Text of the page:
"Where's Eleanor?" George asked, interrupting her thoughts.

    She lowered the cage and shook out some seed into her hand. If they were going to stand here she might as well move into the trees. "She's on the other path, the one we took together this morning. I thought I saw the budgie there earlier."

    "You let her go alone?" George spun on his crutches, digging their points into the mud, and craned his neck, as though he would be able to see through the tree trunks and spot Eleanor in the distance.

    "She'll be fine. There was no one else on the trail."

    "You're the one who talked of weekenders."

    "Sure, but they're as predictable as punch." Perhaps if she convinced him, she might convince herself. As soon as George returned to the house she'd go after Eleanor. "They sleep late and then head straight for the lake. Only hunters and the occasional hikers enter these woods."

    He stopped peering into the trees long enough to cast her a dark look. "They may be familiar to you, but my sister's never walked a woodland trail in her life. What if she were to veer off at the sight of one of your birds and become lost? How would you begin to search for her? Crumble some muffins on the forest floor instead of seeds?"

    "How dare you insinuate that I have no regard for those under my care?"

    "It seems to me you care a damned sight more for a bevy of birds than you do for anyone not sporting feathers." He dug his crutches into the ground once more and made his loping way back down the trail.

    Alice tossed the seeds in her hand all over the ground, heedless of where they went or which creature might come eat them.

    Supposing he was in the right, and she cared no more for anyone else except in how they might aid her? Had her own lies about her identity, and her singleminded focus on the house and aviary, blinded her to everyone else's needs?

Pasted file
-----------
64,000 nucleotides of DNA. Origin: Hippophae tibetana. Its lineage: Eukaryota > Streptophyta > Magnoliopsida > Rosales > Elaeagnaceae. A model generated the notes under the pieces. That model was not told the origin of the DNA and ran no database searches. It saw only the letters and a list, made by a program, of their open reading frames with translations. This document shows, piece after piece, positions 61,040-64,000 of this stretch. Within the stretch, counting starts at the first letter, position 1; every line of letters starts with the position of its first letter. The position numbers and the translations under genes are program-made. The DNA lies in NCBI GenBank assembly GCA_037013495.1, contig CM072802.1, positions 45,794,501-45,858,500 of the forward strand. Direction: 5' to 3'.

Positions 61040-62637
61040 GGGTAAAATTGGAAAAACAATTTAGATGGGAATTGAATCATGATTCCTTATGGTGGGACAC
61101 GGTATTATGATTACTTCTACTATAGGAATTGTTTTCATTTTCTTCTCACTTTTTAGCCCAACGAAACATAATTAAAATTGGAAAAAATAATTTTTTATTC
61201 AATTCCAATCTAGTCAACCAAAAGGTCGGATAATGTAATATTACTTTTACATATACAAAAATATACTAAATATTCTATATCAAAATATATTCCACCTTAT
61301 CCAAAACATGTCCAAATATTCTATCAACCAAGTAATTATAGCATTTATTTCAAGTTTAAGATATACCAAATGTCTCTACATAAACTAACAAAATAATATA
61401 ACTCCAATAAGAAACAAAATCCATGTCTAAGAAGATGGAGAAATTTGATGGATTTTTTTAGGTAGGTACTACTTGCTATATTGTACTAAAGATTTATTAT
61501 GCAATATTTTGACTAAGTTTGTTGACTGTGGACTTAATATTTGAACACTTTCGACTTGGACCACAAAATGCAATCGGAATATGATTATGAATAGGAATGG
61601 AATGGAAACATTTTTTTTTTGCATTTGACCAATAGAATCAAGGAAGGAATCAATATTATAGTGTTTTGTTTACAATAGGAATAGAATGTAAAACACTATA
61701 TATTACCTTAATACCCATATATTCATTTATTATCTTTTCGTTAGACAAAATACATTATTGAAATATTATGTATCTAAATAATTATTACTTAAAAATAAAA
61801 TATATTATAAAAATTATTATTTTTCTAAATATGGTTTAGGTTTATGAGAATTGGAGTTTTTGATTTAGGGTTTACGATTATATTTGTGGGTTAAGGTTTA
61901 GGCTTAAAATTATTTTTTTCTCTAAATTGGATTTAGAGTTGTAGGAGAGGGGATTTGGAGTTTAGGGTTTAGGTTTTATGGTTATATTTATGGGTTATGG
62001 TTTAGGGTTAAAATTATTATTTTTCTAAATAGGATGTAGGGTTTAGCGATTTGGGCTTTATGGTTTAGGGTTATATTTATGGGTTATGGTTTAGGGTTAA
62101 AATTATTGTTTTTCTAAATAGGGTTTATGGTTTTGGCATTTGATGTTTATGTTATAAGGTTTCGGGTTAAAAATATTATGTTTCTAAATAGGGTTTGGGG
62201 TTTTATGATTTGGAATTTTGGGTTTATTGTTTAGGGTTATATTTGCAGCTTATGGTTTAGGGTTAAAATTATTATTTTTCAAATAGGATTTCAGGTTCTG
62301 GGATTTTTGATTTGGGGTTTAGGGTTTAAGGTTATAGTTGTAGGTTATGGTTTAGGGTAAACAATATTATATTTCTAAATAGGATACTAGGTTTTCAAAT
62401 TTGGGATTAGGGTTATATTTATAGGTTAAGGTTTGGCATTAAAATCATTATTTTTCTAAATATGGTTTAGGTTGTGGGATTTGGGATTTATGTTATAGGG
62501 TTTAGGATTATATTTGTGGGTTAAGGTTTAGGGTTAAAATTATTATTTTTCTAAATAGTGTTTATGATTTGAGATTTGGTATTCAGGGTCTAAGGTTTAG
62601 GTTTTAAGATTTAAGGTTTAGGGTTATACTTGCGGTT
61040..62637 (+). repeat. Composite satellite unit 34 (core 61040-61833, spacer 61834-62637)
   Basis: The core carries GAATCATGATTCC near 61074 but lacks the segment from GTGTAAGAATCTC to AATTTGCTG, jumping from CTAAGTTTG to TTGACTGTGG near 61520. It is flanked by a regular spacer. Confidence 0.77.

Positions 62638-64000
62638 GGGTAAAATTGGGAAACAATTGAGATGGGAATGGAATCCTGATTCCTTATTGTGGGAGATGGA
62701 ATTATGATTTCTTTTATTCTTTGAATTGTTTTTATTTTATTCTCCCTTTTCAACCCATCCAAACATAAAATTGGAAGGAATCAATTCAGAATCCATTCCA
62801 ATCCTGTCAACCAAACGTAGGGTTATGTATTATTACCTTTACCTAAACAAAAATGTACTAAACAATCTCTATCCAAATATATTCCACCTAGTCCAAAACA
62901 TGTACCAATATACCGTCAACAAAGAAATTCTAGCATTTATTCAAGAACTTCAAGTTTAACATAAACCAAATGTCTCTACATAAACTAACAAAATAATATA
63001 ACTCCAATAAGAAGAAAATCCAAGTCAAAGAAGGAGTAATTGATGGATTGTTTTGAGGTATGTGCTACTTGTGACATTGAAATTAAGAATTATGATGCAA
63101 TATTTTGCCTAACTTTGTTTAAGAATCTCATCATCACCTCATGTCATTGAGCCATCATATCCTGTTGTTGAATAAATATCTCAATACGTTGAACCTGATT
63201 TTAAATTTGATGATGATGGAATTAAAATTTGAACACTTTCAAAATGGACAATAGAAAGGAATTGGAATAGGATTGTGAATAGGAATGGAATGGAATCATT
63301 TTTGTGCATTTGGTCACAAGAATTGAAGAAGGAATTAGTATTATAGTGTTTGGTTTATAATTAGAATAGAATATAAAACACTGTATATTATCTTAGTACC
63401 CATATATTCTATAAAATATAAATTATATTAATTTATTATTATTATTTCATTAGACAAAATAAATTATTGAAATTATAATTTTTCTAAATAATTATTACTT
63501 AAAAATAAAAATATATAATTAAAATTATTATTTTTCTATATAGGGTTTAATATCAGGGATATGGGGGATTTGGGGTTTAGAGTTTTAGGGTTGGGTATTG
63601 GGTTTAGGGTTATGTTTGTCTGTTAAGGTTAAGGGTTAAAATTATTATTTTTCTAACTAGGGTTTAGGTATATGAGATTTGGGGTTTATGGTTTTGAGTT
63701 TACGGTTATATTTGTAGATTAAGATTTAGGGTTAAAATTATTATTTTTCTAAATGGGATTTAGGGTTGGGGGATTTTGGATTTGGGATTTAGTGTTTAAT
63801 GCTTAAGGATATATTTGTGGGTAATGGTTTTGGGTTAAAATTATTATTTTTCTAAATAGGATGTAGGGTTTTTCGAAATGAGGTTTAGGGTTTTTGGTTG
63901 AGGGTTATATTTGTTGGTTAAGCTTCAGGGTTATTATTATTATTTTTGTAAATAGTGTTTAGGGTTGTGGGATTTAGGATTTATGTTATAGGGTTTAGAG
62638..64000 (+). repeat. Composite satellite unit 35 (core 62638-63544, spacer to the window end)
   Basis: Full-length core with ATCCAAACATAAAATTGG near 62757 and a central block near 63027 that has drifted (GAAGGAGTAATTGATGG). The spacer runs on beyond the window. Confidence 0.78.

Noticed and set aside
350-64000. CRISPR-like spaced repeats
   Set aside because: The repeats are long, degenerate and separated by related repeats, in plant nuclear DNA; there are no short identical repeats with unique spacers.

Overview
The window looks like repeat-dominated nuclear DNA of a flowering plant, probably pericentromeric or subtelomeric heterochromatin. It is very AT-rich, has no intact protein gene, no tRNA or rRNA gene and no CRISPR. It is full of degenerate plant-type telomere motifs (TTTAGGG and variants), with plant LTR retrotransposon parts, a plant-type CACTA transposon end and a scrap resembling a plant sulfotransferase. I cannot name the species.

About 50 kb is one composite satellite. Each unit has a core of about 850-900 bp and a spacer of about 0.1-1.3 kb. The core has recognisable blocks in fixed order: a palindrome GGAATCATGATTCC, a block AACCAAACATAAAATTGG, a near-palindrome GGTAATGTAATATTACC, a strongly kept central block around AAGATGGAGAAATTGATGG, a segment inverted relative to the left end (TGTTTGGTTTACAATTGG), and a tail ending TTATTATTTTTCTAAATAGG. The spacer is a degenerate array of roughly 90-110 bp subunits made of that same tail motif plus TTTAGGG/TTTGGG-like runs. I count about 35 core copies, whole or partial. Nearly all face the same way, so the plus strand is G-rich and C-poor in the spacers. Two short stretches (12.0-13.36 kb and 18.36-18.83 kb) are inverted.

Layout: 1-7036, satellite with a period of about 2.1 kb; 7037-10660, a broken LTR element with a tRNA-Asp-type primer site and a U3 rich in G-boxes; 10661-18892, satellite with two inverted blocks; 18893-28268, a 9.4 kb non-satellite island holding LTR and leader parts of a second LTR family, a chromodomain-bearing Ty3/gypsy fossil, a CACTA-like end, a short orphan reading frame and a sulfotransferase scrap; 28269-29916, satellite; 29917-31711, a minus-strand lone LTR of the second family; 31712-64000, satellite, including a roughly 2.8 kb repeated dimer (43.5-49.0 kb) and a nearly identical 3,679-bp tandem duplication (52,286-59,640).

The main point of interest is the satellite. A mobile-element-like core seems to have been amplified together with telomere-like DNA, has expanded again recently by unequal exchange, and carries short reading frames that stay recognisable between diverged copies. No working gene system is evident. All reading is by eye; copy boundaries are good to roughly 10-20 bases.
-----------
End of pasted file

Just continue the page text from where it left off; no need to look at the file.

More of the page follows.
She tramped up the trail, still making an effort to be silent, still stopping every few feet to peer upwards through the branches, but she no longer had any hope, or any certainty, that finding all the birds was a matter of importance.

    Yet surely she hadn't been mistaken about Pixie. The girl was a gold-digger, pure and simple.

    Only none of it seemed simple all of a sudden. No one, save George, knew Alice's true name, and now it occurred to her to wonder what they all made of her curt and outspoken ways. Even George, who knew, thought her callous and cold-hearted. He'd rejected her last night for not being cold-blooded, yet accused her now of that very trait. If she had been straight with the family from the start, then none of this might have happened. What good had she gained from a few extra weeks in Gran's house, given they'd all been fraught with turmoil?

    Should she find Eleanor and go back, give up? Or keeping searching?

    I found out over the weekend that author Lynne Reid Banks has passed away. I'm surprised that I haven't blogged about her more often; I loved her YA as a child, and really love her adult series The L-Shaped Room. I mentioned her once as part of the BookADay meme! Someday, I'll have to collate all the RIP posts I've shared over the years...


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    Hi Deniz - I am enjoying your story snippets and you have the right idea to stop each snippet at a moment of intrigue ... it's great - cheers Hilary
    Deniz Bevan said…
    Aww, thank you!

    I wish I knew why the snips keep showing up in italics, though, I'm not doing it on purpose!
    debi o'neille said…
    You are coming right along with this story. Good for you! I'm enjoying it.
    Deniz Bevan said…
    Oh! Thank you so much! :-)